You see, I look at my paintings, speculate about them. They baffle me, too. That’s all I’m painting for.–Philip Guston, 1978
In the mid-1960s, having established a reputation as an abstract painter, Philip Guston changed focus, incorporating a range of recognizable subjects into his works. He drew on many sources for his imagery, including Surrealism, Mexican mural painting, and underground comic books. He admits that as a painter he felt disconnected from life in the 1960s: “The war, what was happening in America, the brutality of the world. What kind of man I am, sitting at home, reading magazines, going into a frustrated fury about everything–and then going to my studio to adjust a red to a blue. I thought there must be some way I could do something about it.”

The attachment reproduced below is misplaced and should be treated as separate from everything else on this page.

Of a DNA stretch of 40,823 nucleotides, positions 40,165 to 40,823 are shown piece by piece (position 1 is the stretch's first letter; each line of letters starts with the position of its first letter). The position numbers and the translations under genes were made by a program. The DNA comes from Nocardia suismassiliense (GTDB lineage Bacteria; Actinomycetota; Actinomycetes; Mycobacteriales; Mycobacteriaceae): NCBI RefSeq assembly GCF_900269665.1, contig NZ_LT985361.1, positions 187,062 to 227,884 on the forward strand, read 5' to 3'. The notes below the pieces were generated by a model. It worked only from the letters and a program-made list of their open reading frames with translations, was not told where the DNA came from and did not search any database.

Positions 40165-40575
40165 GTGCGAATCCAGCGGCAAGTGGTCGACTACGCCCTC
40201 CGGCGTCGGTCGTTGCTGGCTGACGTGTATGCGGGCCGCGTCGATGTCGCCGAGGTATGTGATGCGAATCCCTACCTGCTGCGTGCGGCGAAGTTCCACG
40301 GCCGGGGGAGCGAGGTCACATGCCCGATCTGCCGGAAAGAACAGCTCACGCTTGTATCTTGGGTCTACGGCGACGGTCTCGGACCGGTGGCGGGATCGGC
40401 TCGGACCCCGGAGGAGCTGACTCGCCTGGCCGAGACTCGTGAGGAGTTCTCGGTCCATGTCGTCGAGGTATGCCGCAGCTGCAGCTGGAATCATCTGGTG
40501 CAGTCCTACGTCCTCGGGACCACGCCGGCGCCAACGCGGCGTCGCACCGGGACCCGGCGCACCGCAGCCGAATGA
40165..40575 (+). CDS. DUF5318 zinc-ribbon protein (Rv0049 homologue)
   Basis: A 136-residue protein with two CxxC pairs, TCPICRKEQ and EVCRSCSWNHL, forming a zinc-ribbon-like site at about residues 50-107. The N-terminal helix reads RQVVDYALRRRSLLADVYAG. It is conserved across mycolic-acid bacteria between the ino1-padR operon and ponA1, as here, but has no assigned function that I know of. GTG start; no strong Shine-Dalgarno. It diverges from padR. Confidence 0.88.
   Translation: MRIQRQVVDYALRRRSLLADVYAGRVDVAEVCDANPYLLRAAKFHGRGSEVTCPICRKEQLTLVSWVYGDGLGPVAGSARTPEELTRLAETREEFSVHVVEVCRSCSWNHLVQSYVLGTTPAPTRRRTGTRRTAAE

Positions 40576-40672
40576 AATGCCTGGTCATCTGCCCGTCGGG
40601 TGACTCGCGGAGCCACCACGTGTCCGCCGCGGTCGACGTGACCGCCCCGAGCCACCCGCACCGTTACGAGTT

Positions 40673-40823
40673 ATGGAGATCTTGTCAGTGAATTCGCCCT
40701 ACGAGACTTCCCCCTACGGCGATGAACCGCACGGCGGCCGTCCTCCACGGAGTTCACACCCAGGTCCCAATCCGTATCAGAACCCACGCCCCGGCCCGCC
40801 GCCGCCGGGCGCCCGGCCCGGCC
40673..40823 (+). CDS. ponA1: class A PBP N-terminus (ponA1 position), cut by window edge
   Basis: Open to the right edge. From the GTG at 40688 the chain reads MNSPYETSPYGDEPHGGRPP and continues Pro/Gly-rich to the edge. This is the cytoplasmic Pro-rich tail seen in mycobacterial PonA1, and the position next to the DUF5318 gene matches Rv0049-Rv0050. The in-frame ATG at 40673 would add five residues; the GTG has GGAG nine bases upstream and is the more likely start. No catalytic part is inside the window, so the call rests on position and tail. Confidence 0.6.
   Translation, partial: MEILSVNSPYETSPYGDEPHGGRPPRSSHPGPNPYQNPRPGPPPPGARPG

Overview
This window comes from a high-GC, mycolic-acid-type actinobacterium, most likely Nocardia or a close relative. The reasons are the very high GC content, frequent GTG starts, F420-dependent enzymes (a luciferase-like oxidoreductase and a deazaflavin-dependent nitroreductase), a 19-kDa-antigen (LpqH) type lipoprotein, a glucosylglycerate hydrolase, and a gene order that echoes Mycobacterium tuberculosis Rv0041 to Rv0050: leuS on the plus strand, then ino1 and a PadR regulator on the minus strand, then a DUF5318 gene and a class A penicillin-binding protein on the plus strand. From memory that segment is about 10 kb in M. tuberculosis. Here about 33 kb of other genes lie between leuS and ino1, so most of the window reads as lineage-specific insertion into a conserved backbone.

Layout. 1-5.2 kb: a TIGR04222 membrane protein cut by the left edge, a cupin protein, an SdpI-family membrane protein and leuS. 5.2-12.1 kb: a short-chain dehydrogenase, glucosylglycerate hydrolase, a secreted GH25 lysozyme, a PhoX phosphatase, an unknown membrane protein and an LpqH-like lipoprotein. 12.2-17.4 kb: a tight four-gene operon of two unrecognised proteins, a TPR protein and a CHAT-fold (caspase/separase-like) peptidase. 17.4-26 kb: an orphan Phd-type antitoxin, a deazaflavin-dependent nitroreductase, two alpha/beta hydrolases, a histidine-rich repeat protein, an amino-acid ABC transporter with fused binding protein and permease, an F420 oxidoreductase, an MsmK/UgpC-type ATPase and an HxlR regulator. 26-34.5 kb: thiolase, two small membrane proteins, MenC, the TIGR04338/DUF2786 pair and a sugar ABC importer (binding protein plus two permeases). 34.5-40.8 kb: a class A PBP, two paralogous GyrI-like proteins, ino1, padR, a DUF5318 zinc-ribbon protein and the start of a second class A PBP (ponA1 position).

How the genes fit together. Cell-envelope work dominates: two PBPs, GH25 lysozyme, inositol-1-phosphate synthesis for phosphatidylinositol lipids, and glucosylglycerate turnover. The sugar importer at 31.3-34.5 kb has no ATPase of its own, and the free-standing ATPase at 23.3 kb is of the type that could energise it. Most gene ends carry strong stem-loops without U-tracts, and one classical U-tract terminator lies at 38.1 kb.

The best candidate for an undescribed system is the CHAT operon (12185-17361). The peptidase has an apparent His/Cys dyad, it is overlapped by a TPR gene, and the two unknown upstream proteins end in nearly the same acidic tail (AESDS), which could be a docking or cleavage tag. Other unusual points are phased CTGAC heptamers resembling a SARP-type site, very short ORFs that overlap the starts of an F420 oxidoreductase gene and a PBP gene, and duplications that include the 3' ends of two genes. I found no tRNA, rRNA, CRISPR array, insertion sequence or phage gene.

Guston maintained that the visible world was “abstract and mysterious enough” as subject matter. As the number of his paintings of shoes, books, hands, buildings, and cars increased, the more enigmatic these objects appeared. The imagery in this painting seems at first to resemble a cityscape, but the artist has transformed it into a cluster of disembodied limbs and floating, mouthless heads.